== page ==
(Fundamentalis)

The Employment and Q3 GDP data gave everyone something to chew on…

This week’s big economic reports—October jobs and third-quarter GDP—reveal an economy that continues to plod along. At least it’s growing and creating some new jobs, but growth remains too slow to lift incomes for most Americans. The reports highlight two points that deserve more attention. The first is how little the private economy was damaged by the government shutdown. The Bureau of Labor Statistics reported no major impact from the shutdown on hiring by private employers, who added 212,000 jobs. Washington views itself as the main driver of growth, but the opposite is closer to the truth. The shutdown underscored how much of the government could go away with little impact on growth… A more troubling theme in the latest economic data is the decline in business investment. More than a third of the 2.8% growth rate came from businesses building up inventories. Unless companies can find more demand for their products in the coming months, these inventories will have to be worked down and growth in future quarters will be slower.

(WSJ)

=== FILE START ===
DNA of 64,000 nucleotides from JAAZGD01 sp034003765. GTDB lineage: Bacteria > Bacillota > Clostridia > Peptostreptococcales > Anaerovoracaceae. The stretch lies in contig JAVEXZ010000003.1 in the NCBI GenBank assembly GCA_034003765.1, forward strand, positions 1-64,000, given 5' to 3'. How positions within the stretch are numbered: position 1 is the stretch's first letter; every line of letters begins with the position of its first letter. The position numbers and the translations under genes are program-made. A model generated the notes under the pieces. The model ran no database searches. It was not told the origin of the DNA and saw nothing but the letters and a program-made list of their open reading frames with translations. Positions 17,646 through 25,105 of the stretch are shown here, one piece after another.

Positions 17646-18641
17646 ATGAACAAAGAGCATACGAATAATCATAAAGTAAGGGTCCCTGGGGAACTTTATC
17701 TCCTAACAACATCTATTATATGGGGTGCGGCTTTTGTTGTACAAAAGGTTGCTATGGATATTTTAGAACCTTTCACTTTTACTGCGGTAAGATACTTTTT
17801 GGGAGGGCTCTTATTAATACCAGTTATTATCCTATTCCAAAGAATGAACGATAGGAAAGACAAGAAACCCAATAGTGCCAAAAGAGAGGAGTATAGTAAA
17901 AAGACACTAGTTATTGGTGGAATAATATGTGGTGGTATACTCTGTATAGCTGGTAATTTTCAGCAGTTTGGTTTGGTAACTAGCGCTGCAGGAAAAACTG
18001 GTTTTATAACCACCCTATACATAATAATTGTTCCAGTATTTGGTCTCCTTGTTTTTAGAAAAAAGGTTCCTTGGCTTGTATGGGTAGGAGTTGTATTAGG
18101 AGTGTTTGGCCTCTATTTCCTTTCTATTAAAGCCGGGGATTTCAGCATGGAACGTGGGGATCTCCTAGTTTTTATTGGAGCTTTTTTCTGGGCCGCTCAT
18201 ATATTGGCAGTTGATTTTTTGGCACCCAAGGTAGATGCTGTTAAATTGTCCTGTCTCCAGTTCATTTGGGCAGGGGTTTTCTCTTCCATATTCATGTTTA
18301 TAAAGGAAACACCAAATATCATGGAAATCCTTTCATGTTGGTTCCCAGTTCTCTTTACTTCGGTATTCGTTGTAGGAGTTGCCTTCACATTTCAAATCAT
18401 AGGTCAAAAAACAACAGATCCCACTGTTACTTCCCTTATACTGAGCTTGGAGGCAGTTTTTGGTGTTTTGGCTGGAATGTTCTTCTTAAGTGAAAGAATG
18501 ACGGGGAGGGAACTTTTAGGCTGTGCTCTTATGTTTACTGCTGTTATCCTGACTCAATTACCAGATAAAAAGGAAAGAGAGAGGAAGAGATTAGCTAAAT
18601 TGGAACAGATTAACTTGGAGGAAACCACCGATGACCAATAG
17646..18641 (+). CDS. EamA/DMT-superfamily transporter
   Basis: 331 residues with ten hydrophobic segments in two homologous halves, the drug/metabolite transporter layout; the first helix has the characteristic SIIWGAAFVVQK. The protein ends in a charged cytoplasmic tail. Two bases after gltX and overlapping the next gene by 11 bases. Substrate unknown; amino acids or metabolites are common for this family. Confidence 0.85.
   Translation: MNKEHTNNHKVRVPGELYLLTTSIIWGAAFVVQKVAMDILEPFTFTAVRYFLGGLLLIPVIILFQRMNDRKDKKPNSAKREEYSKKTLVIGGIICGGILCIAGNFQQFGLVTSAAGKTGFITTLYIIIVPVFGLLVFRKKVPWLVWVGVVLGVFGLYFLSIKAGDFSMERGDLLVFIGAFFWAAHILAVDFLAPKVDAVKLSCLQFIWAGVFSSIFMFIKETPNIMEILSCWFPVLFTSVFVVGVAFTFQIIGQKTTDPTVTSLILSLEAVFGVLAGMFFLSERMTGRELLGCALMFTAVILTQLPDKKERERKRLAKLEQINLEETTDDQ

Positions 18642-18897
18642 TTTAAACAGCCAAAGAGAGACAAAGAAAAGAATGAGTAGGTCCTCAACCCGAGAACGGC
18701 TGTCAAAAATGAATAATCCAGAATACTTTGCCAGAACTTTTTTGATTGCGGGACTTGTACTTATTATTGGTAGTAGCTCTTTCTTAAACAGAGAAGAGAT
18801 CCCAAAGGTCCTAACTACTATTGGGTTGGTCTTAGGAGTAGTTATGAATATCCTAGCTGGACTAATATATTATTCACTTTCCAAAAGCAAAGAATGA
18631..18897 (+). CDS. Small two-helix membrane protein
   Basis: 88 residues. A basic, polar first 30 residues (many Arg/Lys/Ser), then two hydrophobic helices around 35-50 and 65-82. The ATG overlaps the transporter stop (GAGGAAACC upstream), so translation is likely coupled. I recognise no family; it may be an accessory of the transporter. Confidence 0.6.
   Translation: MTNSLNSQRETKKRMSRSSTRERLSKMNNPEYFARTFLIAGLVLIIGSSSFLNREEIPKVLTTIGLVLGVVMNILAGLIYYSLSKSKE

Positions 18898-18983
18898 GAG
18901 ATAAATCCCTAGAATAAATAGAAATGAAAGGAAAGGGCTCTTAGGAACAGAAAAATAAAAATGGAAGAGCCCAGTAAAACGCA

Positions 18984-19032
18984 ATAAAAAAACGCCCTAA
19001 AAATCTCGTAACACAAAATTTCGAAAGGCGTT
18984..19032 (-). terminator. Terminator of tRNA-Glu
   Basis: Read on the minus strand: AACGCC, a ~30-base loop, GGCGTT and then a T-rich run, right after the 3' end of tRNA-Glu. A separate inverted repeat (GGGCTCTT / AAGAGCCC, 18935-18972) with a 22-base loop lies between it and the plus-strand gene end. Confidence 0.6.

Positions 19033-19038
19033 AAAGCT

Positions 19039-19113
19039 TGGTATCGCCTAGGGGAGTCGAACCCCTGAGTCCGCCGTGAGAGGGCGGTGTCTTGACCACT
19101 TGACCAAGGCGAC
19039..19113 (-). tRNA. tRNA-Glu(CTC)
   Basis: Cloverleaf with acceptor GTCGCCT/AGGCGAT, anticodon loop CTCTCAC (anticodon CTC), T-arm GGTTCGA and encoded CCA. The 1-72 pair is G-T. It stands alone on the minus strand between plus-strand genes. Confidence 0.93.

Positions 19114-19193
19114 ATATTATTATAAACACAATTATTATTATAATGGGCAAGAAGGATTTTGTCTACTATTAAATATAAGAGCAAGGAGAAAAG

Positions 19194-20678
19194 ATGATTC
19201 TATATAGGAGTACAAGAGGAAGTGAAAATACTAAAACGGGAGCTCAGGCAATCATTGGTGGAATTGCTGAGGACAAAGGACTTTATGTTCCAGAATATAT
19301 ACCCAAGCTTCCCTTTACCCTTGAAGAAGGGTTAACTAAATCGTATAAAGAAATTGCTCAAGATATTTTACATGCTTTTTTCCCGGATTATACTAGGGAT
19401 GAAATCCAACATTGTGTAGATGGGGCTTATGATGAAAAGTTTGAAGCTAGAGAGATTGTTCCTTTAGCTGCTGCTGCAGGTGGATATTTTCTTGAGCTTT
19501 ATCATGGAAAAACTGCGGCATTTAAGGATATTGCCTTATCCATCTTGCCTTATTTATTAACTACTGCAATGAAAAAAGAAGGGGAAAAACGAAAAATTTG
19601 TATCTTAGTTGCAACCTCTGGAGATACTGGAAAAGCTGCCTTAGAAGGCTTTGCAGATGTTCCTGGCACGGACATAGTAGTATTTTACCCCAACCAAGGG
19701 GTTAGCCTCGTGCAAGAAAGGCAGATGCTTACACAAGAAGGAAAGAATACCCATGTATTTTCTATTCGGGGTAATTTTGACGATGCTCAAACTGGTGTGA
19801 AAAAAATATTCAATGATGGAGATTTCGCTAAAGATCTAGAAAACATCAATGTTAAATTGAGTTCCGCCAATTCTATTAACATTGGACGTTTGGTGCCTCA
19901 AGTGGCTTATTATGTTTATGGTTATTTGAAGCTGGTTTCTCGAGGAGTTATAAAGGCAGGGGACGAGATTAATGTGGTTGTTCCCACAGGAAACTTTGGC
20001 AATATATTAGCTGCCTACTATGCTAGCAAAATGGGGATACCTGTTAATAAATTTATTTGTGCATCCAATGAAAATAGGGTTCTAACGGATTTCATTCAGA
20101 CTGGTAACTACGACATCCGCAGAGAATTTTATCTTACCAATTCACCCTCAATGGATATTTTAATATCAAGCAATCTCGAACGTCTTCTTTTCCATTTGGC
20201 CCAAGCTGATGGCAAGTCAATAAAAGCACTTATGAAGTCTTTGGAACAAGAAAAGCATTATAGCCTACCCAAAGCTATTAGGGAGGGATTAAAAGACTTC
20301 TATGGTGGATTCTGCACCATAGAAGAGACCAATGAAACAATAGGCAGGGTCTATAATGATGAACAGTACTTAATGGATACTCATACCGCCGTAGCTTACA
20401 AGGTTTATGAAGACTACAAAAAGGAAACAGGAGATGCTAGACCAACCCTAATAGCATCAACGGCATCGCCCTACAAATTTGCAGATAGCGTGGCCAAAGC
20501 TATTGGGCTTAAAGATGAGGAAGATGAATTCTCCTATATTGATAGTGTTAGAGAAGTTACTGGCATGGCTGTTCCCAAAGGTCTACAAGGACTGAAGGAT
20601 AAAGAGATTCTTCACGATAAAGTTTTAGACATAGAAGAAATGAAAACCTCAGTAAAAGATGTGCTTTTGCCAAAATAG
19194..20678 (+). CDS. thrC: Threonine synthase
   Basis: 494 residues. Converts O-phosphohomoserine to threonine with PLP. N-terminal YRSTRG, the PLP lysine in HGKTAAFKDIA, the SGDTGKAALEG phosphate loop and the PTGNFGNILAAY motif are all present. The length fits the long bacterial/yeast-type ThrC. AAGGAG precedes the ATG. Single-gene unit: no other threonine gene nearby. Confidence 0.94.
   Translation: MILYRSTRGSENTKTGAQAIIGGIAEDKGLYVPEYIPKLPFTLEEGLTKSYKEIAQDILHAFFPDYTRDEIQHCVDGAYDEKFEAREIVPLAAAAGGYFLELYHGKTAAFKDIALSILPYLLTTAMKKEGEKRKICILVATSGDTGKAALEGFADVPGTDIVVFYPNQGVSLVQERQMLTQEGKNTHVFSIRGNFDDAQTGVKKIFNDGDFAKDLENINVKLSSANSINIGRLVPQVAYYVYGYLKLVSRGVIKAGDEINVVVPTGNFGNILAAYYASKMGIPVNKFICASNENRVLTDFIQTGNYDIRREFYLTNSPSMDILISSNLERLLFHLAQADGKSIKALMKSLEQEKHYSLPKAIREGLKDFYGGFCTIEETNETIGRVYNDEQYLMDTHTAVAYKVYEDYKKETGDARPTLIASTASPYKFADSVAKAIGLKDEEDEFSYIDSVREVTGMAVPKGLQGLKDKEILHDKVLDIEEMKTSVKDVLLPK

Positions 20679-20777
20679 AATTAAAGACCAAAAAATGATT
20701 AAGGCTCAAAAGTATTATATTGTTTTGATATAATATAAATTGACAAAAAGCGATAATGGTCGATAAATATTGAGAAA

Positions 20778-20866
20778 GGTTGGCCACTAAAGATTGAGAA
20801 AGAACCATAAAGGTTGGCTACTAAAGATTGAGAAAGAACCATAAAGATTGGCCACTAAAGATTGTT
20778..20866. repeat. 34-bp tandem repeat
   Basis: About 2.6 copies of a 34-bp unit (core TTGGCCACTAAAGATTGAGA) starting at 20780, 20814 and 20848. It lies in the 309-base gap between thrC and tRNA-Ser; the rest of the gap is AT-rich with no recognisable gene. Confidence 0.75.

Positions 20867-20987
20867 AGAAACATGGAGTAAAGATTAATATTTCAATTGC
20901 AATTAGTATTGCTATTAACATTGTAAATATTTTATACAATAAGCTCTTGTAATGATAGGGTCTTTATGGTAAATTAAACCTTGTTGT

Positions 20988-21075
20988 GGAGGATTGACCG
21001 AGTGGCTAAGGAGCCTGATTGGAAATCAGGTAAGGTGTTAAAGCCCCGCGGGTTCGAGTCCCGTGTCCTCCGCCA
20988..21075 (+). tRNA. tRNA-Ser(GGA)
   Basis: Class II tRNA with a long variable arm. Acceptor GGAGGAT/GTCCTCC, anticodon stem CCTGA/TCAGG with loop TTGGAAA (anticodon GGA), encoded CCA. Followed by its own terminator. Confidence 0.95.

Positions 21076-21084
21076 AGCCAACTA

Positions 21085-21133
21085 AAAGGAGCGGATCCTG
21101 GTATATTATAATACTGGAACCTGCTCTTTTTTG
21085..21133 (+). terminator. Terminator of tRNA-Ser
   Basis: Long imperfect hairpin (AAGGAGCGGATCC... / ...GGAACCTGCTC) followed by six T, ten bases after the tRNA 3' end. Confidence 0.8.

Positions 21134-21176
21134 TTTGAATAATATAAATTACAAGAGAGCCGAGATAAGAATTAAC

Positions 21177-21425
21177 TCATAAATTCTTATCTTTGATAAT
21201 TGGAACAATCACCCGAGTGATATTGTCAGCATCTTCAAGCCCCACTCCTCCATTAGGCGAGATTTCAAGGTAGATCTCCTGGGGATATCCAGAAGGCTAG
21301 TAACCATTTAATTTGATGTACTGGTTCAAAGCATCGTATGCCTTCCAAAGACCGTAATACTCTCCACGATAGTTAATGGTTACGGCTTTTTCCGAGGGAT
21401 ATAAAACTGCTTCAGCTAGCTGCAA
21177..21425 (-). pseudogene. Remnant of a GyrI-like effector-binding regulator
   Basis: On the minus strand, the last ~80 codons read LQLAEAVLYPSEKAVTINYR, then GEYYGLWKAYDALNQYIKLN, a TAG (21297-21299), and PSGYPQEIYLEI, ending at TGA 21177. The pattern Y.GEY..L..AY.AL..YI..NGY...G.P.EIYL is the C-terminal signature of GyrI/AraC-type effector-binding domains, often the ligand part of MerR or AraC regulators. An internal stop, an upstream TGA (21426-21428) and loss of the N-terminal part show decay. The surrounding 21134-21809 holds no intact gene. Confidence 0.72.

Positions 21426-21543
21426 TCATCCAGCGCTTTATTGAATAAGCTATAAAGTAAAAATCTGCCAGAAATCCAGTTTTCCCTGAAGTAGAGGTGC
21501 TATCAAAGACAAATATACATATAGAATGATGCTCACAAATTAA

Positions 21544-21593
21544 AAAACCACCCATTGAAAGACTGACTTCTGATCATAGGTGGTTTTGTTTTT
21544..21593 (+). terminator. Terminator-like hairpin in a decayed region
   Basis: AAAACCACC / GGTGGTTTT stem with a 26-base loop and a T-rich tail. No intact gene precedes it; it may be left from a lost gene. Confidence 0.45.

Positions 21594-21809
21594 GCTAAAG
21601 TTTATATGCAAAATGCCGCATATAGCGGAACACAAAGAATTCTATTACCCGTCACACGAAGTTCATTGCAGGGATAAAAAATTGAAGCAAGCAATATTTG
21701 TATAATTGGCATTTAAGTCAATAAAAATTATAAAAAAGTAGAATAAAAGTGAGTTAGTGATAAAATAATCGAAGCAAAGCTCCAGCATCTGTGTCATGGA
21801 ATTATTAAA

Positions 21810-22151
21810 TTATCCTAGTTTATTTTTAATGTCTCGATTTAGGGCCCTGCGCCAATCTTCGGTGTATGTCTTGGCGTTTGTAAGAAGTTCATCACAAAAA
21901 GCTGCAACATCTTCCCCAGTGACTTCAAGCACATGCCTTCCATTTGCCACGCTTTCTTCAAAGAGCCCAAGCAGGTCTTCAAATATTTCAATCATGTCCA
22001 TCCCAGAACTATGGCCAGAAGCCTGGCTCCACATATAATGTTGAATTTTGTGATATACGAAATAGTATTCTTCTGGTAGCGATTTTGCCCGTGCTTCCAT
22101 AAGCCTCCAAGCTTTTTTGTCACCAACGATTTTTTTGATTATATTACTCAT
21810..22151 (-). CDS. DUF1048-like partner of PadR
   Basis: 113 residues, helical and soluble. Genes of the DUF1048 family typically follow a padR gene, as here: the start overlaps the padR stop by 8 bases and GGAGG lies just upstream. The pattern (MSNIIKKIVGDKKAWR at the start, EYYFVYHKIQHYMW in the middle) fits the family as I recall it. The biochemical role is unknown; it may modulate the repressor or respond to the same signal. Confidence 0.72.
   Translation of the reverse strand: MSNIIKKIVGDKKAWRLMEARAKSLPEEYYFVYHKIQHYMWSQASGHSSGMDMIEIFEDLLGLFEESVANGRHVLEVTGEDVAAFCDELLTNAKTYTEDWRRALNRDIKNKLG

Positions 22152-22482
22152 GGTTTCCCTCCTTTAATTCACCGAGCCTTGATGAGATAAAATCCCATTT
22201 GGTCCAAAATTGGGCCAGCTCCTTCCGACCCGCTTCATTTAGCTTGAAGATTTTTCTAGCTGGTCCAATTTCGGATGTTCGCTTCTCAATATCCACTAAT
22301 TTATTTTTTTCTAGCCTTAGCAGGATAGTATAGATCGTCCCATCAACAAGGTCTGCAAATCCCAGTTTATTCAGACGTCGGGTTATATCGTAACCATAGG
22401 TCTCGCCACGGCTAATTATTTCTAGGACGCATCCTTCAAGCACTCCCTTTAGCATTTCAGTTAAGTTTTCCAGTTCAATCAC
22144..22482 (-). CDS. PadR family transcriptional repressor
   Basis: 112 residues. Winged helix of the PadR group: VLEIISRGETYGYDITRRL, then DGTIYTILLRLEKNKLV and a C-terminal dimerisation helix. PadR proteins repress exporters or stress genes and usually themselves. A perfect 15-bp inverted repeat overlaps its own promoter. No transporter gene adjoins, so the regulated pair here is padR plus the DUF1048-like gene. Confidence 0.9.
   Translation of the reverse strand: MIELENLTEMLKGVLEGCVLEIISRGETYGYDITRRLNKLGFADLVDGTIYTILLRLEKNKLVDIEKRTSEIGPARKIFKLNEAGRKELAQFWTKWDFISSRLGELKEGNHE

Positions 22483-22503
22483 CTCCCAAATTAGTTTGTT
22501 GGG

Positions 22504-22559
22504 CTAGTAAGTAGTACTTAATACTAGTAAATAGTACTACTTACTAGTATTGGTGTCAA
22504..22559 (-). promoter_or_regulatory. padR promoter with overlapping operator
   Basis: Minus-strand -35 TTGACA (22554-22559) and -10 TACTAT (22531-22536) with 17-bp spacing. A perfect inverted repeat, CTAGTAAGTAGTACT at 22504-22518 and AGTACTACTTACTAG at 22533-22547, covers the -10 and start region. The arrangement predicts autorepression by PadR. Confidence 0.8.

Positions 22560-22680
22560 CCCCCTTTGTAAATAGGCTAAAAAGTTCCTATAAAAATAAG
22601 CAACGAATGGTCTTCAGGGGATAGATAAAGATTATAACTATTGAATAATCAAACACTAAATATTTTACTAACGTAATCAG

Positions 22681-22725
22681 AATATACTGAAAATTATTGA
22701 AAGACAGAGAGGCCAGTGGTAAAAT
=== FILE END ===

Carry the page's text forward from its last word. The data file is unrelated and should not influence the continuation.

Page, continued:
But definitely no arguing that the weekly railroad data is seeing a surprising surge in carloadings…

Excluding coal and grain, U.S. carloads in October 2013 were up 5.6 percent, or 42,037 carloads. “There’s been some concern lately that the recovery may be running out of steam. Rail traffic data for October doesn’t seem to support that,” said AAR Senior Vice President John T. Gray. “A number of economically sensitive commodities, like lumber, autos, and chemicals, saw higher traffic volumes in October. The sharp increase in grain carloadings is a welcome change and points to the cooperative relationship railroads have established with their partners in the agricultural community.”

(AAR)

And London is also seeing a surge in business levels…

The UK services sector – representing nearly 80 percent of the economy – is roaring ahead, with the Purchasing Managers’ Index giving a forecast-busting October reading of 62.5 and rising at its fastest pace since 1997… Markit’s key points from the data: 1) Strong rise in new work supports sharpest rise in activity for over 16 years, 2) Backlogs of work and employment both increase markedly.

(FinancialTimes)

“FastestRise”

So if most European countries are seeing improvement, why did the ECB cut interest rates?

Check out the inflation data. They have plenty of room to cut and the last thing they want to see is deflation.

“Fig1Combined”

(WellsFargoSecurities)

We would still like to see a more stable & healthy U.S. Treasury Bond market…

Because many large institutions were positioning themselves for lower yields into year end, the Friday data caught most by surprise. I still think that 10 year rates need to stay below 3% into year-end to provide equities with their upward bias. But with the break on Friday, all bets are off. Expect Housing, REITs, Utilities, and other fixed income proxies to feel the heat.

“TNX”